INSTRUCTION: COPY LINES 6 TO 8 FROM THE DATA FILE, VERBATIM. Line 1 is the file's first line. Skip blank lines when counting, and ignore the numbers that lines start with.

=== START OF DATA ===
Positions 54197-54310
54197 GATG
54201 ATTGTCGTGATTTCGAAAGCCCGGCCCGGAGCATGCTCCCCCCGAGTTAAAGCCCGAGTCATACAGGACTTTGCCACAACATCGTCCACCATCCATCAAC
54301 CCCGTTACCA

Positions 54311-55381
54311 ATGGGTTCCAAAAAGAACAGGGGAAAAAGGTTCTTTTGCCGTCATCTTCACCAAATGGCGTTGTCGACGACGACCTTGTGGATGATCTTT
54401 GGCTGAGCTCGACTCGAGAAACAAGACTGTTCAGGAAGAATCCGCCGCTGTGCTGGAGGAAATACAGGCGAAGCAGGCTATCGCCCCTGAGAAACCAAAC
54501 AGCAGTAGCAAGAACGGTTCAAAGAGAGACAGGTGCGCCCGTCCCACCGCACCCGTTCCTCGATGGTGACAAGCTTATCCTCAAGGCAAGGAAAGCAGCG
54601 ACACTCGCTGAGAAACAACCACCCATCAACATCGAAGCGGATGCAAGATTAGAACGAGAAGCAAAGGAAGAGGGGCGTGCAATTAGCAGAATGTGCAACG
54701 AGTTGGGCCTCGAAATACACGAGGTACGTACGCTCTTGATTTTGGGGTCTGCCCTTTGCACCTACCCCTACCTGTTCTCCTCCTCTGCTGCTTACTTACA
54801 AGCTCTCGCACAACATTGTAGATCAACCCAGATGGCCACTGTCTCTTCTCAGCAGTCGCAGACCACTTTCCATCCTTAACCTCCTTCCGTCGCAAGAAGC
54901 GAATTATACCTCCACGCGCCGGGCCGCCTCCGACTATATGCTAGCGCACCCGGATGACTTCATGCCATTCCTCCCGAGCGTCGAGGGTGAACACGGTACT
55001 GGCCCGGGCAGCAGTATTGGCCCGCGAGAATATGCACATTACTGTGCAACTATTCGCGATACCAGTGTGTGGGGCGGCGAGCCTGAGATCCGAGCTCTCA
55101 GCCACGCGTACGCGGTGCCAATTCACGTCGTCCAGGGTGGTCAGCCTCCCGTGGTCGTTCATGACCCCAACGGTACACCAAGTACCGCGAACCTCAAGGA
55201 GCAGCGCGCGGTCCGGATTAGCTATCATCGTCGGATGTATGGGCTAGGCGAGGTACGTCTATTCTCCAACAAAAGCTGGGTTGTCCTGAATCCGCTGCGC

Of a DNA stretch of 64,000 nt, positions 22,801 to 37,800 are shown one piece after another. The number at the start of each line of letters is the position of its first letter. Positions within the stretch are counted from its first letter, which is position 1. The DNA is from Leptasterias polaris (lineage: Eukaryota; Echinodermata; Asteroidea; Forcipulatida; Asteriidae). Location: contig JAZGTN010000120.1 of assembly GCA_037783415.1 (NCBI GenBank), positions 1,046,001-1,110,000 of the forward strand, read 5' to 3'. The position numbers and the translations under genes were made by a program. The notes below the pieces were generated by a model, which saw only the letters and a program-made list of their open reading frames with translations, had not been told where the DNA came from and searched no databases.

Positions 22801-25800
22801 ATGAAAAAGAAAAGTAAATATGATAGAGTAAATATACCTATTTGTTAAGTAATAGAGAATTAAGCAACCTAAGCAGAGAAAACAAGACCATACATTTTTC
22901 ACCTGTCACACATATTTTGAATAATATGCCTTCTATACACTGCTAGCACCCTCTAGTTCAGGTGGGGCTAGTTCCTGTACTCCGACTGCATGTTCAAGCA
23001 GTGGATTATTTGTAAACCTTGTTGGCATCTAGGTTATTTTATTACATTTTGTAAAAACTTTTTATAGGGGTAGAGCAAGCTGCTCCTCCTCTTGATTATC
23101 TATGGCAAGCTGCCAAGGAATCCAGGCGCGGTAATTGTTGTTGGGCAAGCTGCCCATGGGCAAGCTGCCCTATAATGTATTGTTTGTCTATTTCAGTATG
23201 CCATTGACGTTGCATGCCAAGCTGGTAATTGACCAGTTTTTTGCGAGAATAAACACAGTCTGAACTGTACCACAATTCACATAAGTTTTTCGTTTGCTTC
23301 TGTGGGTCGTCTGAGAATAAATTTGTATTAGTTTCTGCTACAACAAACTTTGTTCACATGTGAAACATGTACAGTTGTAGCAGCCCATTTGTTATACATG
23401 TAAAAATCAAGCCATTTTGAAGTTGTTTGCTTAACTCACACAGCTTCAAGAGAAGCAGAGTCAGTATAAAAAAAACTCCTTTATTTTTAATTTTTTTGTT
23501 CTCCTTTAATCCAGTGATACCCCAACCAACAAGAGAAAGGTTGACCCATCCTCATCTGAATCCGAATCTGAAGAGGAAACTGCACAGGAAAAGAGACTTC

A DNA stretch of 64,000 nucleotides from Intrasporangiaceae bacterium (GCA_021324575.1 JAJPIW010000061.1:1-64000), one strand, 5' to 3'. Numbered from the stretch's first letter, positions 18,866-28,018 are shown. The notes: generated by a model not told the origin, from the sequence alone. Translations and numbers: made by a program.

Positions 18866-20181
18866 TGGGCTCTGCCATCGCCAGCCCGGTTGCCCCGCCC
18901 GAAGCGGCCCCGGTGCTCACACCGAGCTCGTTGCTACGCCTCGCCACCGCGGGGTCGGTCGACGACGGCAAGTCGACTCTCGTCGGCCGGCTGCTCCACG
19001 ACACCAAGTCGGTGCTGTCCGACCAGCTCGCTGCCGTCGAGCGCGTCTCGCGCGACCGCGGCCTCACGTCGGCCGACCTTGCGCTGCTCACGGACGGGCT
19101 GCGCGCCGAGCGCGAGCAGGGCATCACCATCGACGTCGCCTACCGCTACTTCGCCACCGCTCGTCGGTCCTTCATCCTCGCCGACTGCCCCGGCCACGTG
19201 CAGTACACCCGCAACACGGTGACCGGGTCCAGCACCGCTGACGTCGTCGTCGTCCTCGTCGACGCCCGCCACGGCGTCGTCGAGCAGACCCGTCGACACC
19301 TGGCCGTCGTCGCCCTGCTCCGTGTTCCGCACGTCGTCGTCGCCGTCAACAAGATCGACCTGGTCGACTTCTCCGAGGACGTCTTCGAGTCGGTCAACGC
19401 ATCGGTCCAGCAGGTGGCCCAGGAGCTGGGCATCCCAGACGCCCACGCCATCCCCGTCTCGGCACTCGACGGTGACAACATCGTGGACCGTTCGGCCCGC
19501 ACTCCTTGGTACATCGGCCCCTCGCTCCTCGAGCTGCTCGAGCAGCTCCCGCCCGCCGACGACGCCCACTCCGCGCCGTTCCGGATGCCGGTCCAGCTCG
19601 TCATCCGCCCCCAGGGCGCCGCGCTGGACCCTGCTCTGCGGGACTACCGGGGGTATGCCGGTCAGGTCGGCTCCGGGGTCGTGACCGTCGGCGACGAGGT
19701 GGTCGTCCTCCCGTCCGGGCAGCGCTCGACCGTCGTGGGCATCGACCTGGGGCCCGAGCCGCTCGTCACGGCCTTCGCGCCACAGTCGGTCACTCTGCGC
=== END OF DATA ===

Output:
54311 ATGGGTTCCAAAAAGAACAGGGGAAAAAGGTTCTTTTGCCGTCATCTTCACCAAATGGCGTTGTCGACGACGACCTTGTGGATGATCTTT
54401 GGCTGAGCTCGACTCGAGAAACAAGACTGTTCAGGAAGAATCCGCCGCTGTGCTGGAGGAAATACAGGCGAAGCAGGCTATCGCCCCTGAGAAACCAAAC
54501 AGCAGTAGCAAGAACGGTTCAAAGAGAGACAGGTGCGCCCGTCCCACCGCACCCGTTCCTCGATGGTGACAAGCTTATCCTCAAGGCAAGGAAAGCAGCG